ST Singaporean of the Year 2021: Defender of Chinese Heritage and Culture
SINGAPORE – Being young and female makes Ms. Lynn Wong, 32, a rarity in Chinese clan circles.
But that doesn’t deter her in her goal of rejuvenating interest in Chinese culture through new ways of appealing to young people.
Ms. Wong, a heritage consultant and researcher, made the very unorthodox decision to drop her doctorate in business studies in 2016 to pursue this goal.
His decision was informed by his own experience of studying martial arts at Kong Chow Wui Koon, a Cantonese clan association in Chinatown, since the age of 15. She said it had given her a lot: martial arts training, friendships, trips abroad, meals, comfort. in difficult times and the space to be herself.
âIn a transactional world, who gives you all of this? And for free. I had such a great childhood thanks to the clan. I reaped the benefits and now I’m trying to give back,â she said.
She currently holds several positions within the clan association, including that of president of the youth committee and vice-president of the gongfu, lion and dragon dance committee.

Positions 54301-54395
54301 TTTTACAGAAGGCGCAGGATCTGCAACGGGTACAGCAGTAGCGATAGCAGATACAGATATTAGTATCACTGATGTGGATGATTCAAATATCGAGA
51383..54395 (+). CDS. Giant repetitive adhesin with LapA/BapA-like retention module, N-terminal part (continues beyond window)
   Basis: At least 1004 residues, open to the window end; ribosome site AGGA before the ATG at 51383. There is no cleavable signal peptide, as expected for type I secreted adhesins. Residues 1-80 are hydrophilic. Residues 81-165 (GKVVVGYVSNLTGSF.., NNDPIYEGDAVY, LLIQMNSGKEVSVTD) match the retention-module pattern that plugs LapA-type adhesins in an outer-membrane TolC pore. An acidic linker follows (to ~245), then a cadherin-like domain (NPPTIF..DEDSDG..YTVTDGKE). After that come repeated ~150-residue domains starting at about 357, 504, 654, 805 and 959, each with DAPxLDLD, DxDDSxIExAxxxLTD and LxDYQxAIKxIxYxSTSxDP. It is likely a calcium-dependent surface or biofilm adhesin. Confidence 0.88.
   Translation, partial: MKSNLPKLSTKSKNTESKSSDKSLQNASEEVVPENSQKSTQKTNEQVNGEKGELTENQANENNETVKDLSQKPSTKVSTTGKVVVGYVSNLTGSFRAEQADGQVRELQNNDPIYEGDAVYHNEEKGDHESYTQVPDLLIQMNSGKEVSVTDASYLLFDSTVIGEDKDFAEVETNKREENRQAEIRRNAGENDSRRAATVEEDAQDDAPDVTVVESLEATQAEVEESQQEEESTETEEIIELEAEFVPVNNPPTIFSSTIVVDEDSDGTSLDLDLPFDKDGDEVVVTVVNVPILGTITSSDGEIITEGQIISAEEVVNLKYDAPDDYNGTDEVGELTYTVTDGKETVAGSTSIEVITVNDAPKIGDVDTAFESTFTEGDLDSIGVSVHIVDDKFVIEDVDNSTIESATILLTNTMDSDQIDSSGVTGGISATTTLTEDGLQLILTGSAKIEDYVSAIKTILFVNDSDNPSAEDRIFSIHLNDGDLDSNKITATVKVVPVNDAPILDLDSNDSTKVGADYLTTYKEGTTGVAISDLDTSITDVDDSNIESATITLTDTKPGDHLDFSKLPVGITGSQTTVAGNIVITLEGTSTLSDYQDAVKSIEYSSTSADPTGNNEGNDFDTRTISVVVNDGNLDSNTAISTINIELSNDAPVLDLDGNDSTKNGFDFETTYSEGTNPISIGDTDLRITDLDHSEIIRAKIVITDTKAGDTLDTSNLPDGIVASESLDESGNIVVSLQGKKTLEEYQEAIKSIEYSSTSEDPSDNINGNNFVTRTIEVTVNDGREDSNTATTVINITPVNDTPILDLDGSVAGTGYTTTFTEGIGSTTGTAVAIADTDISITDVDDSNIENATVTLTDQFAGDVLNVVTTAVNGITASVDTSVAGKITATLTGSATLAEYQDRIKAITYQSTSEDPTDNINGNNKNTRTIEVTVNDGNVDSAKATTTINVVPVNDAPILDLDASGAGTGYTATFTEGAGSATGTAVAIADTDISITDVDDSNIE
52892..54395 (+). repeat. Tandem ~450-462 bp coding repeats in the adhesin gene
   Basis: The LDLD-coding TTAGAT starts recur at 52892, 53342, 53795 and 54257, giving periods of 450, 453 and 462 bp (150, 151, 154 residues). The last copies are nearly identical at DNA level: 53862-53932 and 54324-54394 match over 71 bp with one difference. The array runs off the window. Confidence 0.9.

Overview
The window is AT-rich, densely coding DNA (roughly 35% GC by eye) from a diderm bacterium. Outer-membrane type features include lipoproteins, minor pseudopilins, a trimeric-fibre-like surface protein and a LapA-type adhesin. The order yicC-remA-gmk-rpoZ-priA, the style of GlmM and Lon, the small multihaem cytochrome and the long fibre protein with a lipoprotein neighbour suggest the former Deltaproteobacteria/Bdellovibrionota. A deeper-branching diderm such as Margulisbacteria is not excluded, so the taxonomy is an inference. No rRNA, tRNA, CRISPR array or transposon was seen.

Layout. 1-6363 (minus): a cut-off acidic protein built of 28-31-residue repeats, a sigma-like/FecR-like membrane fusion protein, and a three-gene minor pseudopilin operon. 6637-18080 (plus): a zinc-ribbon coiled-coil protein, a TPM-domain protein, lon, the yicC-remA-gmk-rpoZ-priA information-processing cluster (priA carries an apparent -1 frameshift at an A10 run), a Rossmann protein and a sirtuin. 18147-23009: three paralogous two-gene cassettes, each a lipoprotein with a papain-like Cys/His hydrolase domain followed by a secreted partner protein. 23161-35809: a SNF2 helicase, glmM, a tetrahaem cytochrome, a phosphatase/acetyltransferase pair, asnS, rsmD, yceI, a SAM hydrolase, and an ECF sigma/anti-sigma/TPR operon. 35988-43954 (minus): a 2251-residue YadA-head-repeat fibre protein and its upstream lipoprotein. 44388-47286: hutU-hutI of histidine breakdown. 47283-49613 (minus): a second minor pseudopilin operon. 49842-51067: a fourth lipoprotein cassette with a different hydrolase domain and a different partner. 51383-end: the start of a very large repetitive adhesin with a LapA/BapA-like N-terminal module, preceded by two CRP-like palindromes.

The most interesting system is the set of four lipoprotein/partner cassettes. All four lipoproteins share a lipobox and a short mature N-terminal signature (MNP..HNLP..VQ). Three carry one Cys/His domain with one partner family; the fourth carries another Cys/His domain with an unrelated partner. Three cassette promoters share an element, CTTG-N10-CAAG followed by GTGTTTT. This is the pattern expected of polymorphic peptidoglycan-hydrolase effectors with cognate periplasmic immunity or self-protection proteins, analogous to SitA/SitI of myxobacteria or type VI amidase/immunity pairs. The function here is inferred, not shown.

She has taken on the role of advocate for Chinese heritage and culture, even as the forces of globalization increasingly dilute their relevance to young people.
“If we don’t do it in this generation, we may not have the opportunity anymore. Many traditions would have died out,” she said.
Over the past four years, she has devoted time and energy to âcapturing and reviving endangered foods, festivals, spaces and communities in Singaporeâ.
Ms Wong said she wanted to revitalize clan associations – initially created to meet the social and cultural needs of Chinese migrants – and preserve Chinese heritage and culture.
As a woman in sometimes patriarchal clan associations, Ms. Wong knows it is difficult for her to make changes, but that doesn’t deter her.
“In any society, patriarchal or not, our actions speak louder than words. People start to believe when we can prove we are right.”